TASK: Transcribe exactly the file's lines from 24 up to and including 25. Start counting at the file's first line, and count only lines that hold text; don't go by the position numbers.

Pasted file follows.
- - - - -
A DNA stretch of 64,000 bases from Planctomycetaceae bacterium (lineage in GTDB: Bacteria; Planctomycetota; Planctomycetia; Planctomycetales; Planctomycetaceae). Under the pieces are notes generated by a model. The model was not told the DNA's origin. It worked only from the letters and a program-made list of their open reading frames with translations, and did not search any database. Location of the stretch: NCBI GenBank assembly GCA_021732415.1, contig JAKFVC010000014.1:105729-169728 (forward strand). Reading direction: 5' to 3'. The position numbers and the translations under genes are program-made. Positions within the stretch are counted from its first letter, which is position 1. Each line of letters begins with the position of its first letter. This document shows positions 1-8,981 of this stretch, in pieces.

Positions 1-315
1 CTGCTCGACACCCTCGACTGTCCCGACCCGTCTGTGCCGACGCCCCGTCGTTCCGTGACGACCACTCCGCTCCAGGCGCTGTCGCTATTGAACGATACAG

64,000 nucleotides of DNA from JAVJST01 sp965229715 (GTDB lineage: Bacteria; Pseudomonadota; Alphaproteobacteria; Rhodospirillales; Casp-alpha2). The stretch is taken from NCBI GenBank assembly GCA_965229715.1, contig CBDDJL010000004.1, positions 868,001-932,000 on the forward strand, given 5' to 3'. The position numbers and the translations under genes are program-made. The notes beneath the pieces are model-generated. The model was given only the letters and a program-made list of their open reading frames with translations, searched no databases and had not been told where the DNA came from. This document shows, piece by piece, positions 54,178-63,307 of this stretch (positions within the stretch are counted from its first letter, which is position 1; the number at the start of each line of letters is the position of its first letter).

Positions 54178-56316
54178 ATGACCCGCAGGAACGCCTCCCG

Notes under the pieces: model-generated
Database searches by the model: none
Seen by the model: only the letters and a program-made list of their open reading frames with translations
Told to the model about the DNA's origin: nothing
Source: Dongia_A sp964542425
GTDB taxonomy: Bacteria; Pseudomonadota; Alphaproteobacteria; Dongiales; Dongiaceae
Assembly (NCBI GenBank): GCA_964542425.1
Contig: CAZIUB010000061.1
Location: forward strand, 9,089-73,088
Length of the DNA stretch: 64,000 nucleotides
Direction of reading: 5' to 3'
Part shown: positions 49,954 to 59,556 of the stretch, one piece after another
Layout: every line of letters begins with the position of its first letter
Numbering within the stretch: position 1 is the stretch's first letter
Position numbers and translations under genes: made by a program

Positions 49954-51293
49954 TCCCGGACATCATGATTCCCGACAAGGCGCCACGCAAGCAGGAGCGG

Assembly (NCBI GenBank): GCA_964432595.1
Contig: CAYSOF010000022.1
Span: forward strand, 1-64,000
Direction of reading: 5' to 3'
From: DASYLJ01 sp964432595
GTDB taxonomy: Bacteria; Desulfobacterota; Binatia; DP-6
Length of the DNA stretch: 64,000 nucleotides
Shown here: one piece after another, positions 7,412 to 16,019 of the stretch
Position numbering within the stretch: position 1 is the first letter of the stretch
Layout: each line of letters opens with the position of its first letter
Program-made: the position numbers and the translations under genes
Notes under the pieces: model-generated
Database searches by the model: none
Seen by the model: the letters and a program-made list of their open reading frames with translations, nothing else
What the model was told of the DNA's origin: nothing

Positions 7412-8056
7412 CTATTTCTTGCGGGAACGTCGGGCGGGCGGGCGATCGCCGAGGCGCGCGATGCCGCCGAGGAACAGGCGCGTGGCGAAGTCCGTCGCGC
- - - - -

Assembly (NCBI GenBank): GCA_964432595.1
Contig: CAYSOF010000022.1